Perspective: I’m a pro-life lawyer. But Texas’ abortion law erodes the rule of law

The country cannot embrace Supreme Court decisions we like and defy the ones we loathe

I’m a law professor with seven kids, and I care deeply about protecting the rights of all children, born or unborn. But after reading Chief Justice John Roberts’ recent concurring opinion in a case about the controversial Texas abortion law, I have to agree: the Texas law is troubling for reasons that have little to do with abortion, but everything to do with the rule of law.

The Supreme Court’s decision last week in the Texas case was about process, not substance — about how and when the abortion law can be challenged in court, not about whether the law is constitutional. For 48 pages, the justices debated the finer points of state sovereign immunity and other thorny procedural issues. But in the midst of these technical tussles, Roberts raised a sobering warning about the law’s substance.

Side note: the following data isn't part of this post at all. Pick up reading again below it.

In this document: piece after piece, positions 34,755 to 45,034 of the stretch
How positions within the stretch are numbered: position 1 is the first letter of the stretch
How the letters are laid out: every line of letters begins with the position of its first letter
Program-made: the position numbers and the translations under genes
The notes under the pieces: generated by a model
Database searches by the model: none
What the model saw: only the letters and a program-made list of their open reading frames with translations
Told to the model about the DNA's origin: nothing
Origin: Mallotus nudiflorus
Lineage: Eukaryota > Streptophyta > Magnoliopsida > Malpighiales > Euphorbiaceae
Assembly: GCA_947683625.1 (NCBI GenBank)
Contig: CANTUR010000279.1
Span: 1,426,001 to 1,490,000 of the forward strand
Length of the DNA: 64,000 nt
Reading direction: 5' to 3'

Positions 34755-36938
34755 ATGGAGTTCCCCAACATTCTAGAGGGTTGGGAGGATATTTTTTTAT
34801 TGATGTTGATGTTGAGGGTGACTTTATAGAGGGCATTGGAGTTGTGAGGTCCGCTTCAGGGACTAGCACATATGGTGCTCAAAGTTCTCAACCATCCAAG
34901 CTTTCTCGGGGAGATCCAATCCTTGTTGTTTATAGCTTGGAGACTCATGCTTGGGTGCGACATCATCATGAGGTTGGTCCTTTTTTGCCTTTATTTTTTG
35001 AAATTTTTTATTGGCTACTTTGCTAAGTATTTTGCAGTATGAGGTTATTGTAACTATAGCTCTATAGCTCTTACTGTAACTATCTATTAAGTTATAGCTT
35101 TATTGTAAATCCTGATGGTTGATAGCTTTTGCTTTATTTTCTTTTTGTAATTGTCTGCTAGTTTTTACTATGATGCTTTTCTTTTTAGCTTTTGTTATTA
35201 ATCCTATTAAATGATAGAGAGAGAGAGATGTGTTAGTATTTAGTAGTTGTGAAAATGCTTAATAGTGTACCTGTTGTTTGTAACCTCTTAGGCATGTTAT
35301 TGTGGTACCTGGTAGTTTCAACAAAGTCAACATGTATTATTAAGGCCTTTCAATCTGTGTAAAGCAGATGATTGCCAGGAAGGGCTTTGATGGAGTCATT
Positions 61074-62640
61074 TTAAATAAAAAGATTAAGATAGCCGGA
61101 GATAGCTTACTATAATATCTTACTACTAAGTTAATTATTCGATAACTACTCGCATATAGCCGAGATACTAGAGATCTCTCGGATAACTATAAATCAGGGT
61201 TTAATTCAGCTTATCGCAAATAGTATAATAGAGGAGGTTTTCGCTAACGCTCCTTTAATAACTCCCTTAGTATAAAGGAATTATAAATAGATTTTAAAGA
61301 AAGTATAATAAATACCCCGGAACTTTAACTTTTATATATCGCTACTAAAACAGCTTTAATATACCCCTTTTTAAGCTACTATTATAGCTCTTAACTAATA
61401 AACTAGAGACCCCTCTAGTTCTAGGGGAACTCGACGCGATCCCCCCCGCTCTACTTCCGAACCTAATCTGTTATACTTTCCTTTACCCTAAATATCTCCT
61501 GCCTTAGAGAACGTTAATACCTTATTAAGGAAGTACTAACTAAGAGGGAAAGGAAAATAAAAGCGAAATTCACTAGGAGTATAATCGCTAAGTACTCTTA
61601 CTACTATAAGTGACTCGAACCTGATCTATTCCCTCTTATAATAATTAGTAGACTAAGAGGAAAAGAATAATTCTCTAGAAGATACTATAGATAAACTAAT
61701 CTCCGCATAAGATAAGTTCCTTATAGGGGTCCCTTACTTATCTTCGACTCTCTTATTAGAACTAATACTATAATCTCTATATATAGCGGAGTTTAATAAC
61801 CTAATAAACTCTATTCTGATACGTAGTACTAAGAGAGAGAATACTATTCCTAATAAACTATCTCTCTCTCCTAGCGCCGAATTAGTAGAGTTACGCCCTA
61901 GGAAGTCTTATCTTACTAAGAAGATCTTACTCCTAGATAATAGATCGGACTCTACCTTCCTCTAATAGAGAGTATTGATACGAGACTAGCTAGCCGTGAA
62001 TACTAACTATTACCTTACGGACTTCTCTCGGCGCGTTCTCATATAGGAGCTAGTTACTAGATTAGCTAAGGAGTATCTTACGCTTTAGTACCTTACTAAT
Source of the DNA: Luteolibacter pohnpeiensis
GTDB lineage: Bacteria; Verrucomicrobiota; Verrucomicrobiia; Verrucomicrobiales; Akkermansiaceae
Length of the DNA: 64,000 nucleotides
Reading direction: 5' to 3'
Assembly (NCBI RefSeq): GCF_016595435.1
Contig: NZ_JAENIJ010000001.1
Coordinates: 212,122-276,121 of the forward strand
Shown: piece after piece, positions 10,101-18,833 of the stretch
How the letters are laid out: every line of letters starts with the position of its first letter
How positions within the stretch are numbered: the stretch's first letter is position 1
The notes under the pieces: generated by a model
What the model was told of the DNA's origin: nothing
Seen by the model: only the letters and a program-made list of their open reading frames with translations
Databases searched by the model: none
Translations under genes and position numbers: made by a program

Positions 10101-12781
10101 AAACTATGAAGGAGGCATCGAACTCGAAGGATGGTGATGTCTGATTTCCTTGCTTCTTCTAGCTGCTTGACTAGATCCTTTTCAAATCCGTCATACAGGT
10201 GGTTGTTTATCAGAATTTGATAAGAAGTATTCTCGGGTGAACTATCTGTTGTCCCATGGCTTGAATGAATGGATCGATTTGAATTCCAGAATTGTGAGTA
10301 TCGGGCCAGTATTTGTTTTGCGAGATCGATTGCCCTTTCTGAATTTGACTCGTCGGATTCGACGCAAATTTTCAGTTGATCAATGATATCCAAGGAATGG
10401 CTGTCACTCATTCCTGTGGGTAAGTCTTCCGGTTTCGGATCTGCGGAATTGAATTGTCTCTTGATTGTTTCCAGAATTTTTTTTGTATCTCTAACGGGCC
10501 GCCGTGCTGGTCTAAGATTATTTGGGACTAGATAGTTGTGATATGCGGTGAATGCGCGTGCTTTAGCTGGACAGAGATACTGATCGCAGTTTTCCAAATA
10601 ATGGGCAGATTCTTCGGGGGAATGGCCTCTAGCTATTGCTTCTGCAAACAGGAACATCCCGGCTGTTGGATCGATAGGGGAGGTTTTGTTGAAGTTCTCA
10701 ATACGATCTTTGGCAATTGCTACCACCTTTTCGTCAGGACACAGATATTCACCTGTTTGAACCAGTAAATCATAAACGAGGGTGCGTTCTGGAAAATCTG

By undermining the Supreme Court’s role in our constitutional order, he suggested, the law presents a risk to the Constitution itself.

Adopted earlier this year, the Texas law bans all abortions after roughly six weeks of pregnancy and is thus unconstitutional under Supreme Court precedent. But the law also prohibits its own enforcement by state officials. Instead, it allows citizens to bring a private lawsuit against any other citizen who “aids or abets” an abortion. Such suits carry a minimum damages award of $10,000, plus legal fees if the suit is successful. Special rules allow multiple litigants to sue the same person simultaneously for the same abortion.